That's why I was so excited when I came upon the concept of deliberate practice where I wasn't expecting it at all: in The Cambridge Guide to Second Language Teacher Education. Having just completed my first year teaching in our TESL program, I was looking for some ideas to help me understand and rethink how my experience there had been different from experiences teaching English.
The guide started out rather tediously with a lot of talk of politics, colonialism, and professionalism. "Our increased attention to the complexities of teacher learning," concludes the introduction, "is grounded in an epistemology of practice." For some reason, I have a personal aversion to the word epistemology, and find it difficult to take seriously texts that use it.
Anyhow, I had almost given up on it when I came across Nat Bartels's chapter, "Knowledge about language", which isn't really about knowledge about language at all, but rather about deliberate practice. (To be fair, Practice in a Second Language also starts out talking about deliberate practice, but then quickly backs away from it.)
So what is deliberate practice? It is repeated attempts at the same or similar tasks under the following conditions:
- high motivation to attend to the task and exert effort
- clear goals and purposes
- challenging but not overly difficult tasks
- authentic but controlled tasks
- immediate feedback
For teacher learners, Bartels says, practicum is not a good place to engage in deliberate practice for a number of reasons:
- it's too complex, not allowing them to attend sufficiently to the target aspect
- it's too difuse, not allowing numerous repetitions of the target task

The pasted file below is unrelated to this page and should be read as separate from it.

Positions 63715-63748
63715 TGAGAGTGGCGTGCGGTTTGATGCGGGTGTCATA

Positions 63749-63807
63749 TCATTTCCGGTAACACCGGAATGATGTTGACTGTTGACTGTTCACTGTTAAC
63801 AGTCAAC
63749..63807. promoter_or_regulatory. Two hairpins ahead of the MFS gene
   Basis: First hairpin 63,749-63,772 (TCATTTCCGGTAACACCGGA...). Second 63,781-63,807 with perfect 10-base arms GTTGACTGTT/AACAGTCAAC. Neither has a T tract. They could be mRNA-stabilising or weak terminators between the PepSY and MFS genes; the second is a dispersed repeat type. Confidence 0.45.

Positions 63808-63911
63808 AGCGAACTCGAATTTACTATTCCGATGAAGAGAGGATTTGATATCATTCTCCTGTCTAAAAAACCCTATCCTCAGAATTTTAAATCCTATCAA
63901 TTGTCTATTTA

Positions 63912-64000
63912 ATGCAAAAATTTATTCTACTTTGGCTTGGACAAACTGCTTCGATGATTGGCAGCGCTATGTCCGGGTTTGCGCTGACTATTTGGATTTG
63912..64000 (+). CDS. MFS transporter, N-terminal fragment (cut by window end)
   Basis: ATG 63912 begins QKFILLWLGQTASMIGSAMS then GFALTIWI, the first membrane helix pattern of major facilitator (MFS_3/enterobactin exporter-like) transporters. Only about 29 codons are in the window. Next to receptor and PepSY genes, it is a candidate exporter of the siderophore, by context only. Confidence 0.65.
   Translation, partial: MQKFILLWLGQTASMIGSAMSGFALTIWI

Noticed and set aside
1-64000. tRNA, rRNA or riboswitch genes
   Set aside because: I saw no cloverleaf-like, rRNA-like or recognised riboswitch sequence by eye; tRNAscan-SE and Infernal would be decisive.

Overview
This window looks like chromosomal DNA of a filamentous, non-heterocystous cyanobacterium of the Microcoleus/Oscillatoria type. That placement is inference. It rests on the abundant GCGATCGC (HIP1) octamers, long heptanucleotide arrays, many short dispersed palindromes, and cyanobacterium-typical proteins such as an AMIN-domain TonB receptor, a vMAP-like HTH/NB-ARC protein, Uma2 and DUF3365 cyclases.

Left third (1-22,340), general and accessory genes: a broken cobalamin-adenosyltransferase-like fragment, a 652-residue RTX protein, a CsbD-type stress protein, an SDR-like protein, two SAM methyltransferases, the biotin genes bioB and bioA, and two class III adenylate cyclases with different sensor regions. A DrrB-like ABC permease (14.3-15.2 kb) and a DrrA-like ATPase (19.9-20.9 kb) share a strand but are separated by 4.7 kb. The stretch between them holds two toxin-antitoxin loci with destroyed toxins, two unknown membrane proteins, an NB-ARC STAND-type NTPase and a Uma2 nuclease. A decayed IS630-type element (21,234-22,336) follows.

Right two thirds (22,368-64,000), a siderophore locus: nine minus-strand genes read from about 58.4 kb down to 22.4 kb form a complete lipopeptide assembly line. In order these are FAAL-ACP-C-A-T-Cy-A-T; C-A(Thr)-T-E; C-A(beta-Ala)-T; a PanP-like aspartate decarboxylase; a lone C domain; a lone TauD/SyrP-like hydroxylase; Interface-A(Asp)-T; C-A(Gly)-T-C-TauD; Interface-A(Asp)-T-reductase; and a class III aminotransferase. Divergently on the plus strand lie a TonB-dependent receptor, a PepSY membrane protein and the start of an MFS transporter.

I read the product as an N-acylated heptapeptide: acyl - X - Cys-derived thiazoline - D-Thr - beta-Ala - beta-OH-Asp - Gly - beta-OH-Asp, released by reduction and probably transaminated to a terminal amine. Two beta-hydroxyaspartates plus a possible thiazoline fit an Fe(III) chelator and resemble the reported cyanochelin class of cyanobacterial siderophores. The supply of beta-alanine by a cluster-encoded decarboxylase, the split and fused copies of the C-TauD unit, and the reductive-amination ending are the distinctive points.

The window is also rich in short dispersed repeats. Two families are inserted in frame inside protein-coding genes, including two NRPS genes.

- feedback is often be delayed
The TESL course that I taught was designed to move from talking about grammar to teaching grammar in peer teaching activities, and then to the practicum. Nowhere was there any opportunity for deliberate practice, but at least now I'm thinking about it.
(By the way, The Cambridge Guide to Second Language Teacher Education actually ended up being much more enlightening on the whole than I had expected. Along with the Bartels chapter, Chapter 18: The Novice Teacher Experience and Chapter 19: Teaching Expertise: Approaches, Perspectives, and Characterizations in particular were also very interesting, both for a novice teacher educator like me, and, I would expect, even to novice ESL teachers.)
I am not sure how deliberate practice would fit into teacher education as you describe it here unless I am missing something. Do you want teachers to incorporate it into their activities or to use it as a way to build their practice?
What I get from your description of deliberate practice is that the learner must be highly motivated, analytic, and able to engage the practice metacognitively, which probably is the same as being analytic. How do you apply this to a larger learning task such as teaching a lesson where the novice teacher's attention is likely to focused narrowly?
I hope that all makes some sense.
It would be something that takes place in the certificate course and beyond, but exactly how it would be implemented, I'm still not quite sure.
As you say, it would be hard to do in a full lesson.
A simple example could be practicing noticing when somebody's not understanding in a 5-minute explanation. It could be done with video, other TESL students, or real ESL learners with varying degrees of realism and success. But I admit, this sounds like a bit of a lame example.
I've downloaded Bartels' dissertation, which is also quite interesting, and am hoping it will provide more ideas.
Good post! IMO, Ericsson's insights into the value of deliberate practice are beginning to change every aspect of language teaching and learning, including the connection between native English-speaking students learning English grammar and improving their writing as a result.
No space here to elaborate, but "deliberate practice" is the key! Email me [email@example.com] and we can discuss this in more depth.
I think noticing would be a good skill to work on. I think it is a skill that comes with experience, so if you found a way to speed up some of that experience with deliberate practice, the new teachers should benefit.
Do you have a strategy for teachers for noticing when someone is not understanding? Are there cues to look for? How do this person differ from the student who already knows the point your teaching and is not paying attention?
You definitely raised an interesting point for me.
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